Jack Wilmot, the co-founder of Disrupt VR recently spent an entire week in Virtual Reality to test whether living solely in virtual reality is a possibility for people in the future. Initially, Jack struggled with simple tasks, such as grabbing his coffee from the table and eating food; however, after the first day Jack settled into a routine and became more comfortable with his surroundings. This technology still needs improvements, but the applications and possibilities are endless. One of the applications allowed Jack to shift his environment to anywhere around the world; whether he was working out, reading a book, or just answering emails, Jack can always be in his ideal space. Additionally, there are applications that allow you to share these experiences with people from all around the world. One of the biggest misconceptions of VR technology is that some think it will cause people to become antisocial; although, Jack found that there are endless opportunities for interacting with others. Jack took group fitness classes, played games with people, went to movie screening parties and much more. Another unique aspect of socializing in VR is the culture exchange and the opportunities for people to learn about other’s culture and connect with people they’d normally never get the chance too. It breaks down barriers too because there is relative anonymity in VR and this takes out a lot of social anxiety people may normally have. These experiences are much different than simply playing on your regular Xbox or play station because in VR it feels like everything in front of you is real, including the people you interact with online.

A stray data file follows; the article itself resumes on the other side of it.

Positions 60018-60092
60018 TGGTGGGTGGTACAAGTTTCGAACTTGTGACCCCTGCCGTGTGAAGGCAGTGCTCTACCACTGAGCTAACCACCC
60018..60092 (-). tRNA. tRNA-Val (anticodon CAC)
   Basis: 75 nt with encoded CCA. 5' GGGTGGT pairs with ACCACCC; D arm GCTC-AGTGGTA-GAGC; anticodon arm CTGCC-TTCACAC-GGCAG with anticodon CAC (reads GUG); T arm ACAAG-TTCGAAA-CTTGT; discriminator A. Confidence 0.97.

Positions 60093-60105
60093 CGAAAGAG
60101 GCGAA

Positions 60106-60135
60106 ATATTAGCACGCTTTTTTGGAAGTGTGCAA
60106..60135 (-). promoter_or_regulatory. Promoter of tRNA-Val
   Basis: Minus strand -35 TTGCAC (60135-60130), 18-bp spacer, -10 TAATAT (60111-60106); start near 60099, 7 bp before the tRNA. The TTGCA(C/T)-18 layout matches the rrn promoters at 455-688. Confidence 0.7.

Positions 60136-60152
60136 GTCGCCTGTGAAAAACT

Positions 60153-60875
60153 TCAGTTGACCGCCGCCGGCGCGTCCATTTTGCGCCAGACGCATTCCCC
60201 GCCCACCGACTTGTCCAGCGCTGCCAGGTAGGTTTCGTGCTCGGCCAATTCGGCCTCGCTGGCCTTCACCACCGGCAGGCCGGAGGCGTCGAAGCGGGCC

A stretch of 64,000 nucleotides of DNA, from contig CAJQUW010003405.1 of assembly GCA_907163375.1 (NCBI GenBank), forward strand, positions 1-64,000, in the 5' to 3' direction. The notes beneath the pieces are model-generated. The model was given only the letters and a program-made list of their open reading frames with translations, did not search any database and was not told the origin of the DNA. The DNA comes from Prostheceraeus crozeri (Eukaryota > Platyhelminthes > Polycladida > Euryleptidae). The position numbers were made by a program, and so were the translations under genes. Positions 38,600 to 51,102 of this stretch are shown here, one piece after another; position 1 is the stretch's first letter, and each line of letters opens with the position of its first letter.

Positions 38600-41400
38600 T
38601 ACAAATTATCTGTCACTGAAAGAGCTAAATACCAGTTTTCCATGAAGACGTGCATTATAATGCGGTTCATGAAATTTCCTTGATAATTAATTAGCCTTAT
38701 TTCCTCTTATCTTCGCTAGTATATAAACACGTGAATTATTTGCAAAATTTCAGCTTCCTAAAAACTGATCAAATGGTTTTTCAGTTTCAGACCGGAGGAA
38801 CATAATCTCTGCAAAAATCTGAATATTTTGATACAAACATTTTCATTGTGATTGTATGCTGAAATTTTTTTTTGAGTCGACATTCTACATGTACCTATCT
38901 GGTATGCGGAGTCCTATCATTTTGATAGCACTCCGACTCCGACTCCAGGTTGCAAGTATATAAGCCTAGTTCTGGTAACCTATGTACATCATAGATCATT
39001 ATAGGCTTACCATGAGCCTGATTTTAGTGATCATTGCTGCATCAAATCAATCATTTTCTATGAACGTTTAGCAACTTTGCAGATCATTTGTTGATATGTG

After an entire week of being inside virtual reality, Jack found it to be surprisingly productive and insightful. He stuck to a routine and made sure to maintain his health through a variety of fitness applications. In any moments he felt discomfort, Jack was able to quickly shift his space to a calming landscape that always helped him ease his mind. The things he did miss though were nature and he found himself playing more nature related games to cope with this need. He experienced no side effects that we know of,some initial dizziness and adjustments,but Jack is fit and in good health. He noted that virtual reality as it stands now is still no comparison to the smells and sensations of the real world; however, as technology keeps improving this gap get smaller.
Do you think this is how some people in the future will choose to live? Do you think this is a healthy lifestyle? How do you think you would feel interacting with people virtually rather than in person? Would you like it better or worse? Do you think this technology will be leveraged by companies in a negative way?